In 1796 Ebenezer Zane won a commission from Congress to construct a new route to the west. This trace or path followed earlier animal and Native American foot-paths, winding its way from Wheeling, Virginia (now West Virginia) to Limestone, Kentucky (now Maysville). In 1803, the new Ohio legislature provided funds to widen and upgrade the road. Many towns that later prospered as a result of their location along the National Road, owe their origins to Zane’s Trace. Zane’s Trace seems to follow the long access of ridge tops as high ground was more defensible and better drained. Surviving historical accounts of the Trace portray it as little more than a blazed trail, capable of guiding a train of pack animals but a formidable challenge for a wagon. In many places the National Road followed, paralleled or crossed the earlier road. Surviving segments have been identified in Belmont, Guernsey and Muskingum Counties.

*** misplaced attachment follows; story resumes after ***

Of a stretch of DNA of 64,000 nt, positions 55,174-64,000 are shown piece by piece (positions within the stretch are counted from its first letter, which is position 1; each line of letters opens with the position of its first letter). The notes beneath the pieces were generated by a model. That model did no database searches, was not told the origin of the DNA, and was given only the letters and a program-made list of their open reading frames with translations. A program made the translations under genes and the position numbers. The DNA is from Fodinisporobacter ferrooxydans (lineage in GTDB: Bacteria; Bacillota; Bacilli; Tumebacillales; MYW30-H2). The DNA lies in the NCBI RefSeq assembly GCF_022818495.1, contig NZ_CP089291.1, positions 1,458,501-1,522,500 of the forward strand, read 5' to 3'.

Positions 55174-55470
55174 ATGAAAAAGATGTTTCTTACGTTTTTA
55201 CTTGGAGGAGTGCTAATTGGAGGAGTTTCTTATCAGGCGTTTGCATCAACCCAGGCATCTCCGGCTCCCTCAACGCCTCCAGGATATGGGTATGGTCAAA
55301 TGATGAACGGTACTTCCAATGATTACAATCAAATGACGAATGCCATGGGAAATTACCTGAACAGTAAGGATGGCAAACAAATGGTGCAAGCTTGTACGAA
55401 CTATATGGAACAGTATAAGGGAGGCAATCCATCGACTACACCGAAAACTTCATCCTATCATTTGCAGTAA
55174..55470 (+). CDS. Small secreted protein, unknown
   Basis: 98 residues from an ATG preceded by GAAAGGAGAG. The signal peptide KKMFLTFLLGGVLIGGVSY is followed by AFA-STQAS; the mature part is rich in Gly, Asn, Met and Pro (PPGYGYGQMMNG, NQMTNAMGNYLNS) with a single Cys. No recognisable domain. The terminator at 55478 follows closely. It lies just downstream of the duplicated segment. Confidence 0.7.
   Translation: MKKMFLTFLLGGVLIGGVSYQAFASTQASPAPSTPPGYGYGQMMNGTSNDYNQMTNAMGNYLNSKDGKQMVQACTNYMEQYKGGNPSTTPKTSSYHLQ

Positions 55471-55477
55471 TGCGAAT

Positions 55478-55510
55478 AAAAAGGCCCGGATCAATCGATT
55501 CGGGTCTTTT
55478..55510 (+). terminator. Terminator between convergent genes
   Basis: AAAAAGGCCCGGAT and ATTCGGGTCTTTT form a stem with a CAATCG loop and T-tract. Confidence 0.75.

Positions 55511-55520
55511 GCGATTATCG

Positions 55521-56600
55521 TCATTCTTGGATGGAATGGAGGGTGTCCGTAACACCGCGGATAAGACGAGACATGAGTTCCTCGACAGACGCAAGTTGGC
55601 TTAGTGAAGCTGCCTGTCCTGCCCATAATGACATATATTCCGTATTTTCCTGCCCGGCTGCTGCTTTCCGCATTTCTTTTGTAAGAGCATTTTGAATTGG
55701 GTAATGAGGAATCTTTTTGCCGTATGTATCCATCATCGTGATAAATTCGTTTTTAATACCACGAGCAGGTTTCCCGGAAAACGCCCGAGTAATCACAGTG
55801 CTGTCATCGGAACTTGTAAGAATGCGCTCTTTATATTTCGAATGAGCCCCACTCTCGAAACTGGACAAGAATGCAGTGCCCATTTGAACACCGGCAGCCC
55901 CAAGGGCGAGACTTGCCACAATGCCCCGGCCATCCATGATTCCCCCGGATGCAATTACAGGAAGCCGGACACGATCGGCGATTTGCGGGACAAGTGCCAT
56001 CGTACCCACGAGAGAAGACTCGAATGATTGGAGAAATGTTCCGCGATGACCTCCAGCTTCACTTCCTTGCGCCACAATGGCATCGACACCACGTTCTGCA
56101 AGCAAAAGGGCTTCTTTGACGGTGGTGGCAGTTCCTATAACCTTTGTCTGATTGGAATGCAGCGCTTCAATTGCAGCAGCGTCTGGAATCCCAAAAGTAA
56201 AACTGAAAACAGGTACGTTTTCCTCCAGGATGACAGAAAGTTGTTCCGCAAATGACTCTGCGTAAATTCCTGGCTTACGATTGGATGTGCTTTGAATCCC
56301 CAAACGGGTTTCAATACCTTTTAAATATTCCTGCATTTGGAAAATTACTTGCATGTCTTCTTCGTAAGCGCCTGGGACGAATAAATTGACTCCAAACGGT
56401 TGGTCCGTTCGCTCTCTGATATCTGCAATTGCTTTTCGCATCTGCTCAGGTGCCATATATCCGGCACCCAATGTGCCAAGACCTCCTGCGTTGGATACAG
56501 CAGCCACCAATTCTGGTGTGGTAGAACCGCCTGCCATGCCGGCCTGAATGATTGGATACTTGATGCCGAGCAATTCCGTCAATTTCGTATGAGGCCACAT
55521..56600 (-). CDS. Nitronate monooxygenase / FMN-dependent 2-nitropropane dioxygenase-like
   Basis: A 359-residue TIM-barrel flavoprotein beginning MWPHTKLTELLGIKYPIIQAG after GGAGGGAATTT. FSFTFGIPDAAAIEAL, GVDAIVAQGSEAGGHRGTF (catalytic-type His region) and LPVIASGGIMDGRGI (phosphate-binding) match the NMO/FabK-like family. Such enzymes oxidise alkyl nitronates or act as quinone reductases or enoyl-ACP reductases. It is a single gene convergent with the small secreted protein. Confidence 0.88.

Map showing original route of Zane's Trace
Routes of Zane’s Trace and the National Road

Construction of the first American Macadam Road
“1823. First American Macadam Road” Carl Rakeman, 1926. The approximately 70 miles of the National Road from Bridgeport to Zanesville was the first Federal road in America constructed using the macadam technique, three compacted layers of stone laid in a trough cut slightly below grade, creating a relatively smooth, durable surface capable of shedding water.